As this blog has proven I am a little obsessed with boobs and bras!

I wasn’t always like this. I remember going from a flat chested 14 year old to a huge bosomed 15 year old. I knew nothing about bras aside from the fact that the ones I wore were basic, unpadded and ugly.

I snared my first boyfriend at around that time. Upon hearing that I was an F cup he shrugged and said “My ex was a D cup, I’m sort of over boobs, especially even bigger boobs.”
If only I knew then what I knew now – that knowing someone’s bra cup letter is only half the story. She could have been a 38D and I could have been a 30F, thus meaning that her breasts would have been bigger than mine. I wish I could have told him that to soothe my wounds a little and make him squirm. Instead I felt slightly ashamed about my sudden journey into the murky depths of the alphabet and silently scolded my out of control body parts, begging them to go easy on the expanding.

It’s a shame he couldn’t have told his the opposite.

Over the years I learnt more about bras and boobs and sizing. Not all of those things looked good or worked out well for me…

And I still didn’t understand how those cups and letters worked. I felt proud at myself for fitting into size 14 skinny jeans, and yet in the same breath would happily tell my female friend how I was a 40FF. I was basically telling them that my rib cage was a size 18/20 and yet I was blissfully unaware. We women are so caught up on numbers – on the scales, on our dresses, on our knickers. And yet when it comes to bras it’s all about the letters, no thought it given to what those numbers mean and what they say about you and your size.

It took some strong words from a bra savvy friend to convince me to take a trip to Bravissimo – and that sparked a whole series of bra revelations and understandings! Having a smaller back band felt comfortable, not freakish and absurd. H cup bras existed and could be pretty. My boobs didn’t have to be smushed together, sweating like two bald men in a wrestling match – I could have an actual 3D cleavage. Knowledge is power, and you don’t know power until you are a woman walking tall in a well fitting bra, your waist shown off, your shoulders free of the heavy weight of your chest, a smug smile playing on your lips as you bask in the glory of your instant makeover.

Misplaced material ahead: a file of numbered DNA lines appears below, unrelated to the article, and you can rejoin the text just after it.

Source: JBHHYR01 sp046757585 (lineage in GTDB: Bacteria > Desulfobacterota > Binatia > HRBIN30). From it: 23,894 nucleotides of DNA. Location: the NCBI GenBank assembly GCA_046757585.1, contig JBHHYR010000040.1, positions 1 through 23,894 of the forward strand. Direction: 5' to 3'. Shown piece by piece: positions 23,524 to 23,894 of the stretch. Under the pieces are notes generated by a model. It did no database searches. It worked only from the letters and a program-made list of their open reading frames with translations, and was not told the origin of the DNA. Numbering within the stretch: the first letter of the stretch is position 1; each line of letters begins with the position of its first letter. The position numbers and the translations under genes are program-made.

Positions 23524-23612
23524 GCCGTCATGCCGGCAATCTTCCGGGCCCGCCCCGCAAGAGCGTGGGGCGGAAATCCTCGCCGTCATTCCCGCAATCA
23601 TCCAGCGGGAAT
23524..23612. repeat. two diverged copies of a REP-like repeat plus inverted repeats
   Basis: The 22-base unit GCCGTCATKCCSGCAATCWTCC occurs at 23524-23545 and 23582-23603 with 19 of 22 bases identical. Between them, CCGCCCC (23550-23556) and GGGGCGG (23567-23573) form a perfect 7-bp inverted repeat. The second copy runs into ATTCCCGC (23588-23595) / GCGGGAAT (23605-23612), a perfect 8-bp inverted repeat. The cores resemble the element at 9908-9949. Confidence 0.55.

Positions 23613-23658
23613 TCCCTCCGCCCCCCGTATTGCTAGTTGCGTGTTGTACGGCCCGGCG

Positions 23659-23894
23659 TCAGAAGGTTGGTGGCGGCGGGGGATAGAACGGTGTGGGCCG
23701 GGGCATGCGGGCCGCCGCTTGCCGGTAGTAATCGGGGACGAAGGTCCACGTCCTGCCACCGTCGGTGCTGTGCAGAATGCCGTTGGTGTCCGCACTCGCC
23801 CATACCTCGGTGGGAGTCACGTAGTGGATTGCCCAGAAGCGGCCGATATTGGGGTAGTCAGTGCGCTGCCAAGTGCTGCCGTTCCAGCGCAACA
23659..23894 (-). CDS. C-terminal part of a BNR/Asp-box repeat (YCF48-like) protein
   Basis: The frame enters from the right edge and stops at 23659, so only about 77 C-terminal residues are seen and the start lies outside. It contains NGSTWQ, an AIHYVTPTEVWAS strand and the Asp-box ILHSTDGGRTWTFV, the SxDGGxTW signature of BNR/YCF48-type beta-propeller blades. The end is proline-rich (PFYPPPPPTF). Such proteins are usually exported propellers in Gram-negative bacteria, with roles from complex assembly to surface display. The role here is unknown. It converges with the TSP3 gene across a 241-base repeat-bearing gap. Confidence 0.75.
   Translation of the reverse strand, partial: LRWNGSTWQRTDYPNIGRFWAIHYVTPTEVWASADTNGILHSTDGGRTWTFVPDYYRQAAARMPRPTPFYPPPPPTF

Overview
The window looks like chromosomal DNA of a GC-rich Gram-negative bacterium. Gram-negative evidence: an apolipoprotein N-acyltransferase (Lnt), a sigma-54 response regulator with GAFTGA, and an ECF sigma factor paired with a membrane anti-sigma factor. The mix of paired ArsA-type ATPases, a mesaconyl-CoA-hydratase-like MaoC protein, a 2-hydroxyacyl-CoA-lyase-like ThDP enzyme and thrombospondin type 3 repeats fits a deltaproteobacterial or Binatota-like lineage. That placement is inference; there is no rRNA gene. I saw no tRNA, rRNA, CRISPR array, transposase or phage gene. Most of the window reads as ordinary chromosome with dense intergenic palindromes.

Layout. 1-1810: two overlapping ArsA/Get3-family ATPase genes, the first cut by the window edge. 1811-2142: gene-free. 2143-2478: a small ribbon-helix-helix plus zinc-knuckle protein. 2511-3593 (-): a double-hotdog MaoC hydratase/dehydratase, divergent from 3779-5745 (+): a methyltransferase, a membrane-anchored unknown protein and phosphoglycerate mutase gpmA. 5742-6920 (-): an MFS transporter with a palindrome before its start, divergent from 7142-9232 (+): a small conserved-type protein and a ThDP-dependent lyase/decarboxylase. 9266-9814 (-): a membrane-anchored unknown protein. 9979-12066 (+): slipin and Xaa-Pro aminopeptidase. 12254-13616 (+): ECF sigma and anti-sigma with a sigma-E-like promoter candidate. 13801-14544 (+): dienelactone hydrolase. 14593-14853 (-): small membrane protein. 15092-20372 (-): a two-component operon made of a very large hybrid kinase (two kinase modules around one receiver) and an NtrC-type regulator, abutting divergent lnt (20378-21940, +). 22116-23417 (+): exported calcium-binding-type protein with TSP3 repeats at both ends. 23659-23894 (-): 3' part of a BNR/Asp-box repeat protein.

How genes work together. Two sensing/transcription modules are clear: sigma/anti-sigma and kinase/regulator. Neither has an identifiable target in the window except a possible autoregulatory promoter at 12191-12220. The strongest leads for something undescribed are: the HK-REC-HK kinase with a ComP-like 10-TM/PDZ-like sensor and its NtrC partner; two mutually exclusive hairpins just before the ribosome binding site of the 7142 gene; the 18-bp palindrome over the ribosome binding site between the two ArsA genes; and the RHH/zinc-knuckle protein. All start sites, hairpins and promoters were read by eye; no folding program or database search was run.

Fast forward a few years – competitions, starting my blog, going to fit events, press events, seeing online calculators… all of that has contributed to me having a pretty damn perfect knowledge of how bras work and should look and feel. I don’t know everything and I sometimes still struggle, but I am more up to speed than a pack of Marks And Spencers tape measure wielding stressed out fitting room assistants, something I like to tell them often.

And there lies my problem.

I am obsessed.

I just cannot let it lie when, in my opinion, I see someone doing it wrong or wearing it wrong. If I read an article about so and so having surgery to go from “a 36DD to a 38F” I see red. For one, how many celebs do you know whose backs are broader than mine? And also, when going under the knife the surgeons do not, to my knowledge, add inches to women’s ribcages, so why oh why is that measurement going to change?! I am feeling angry just writing about it!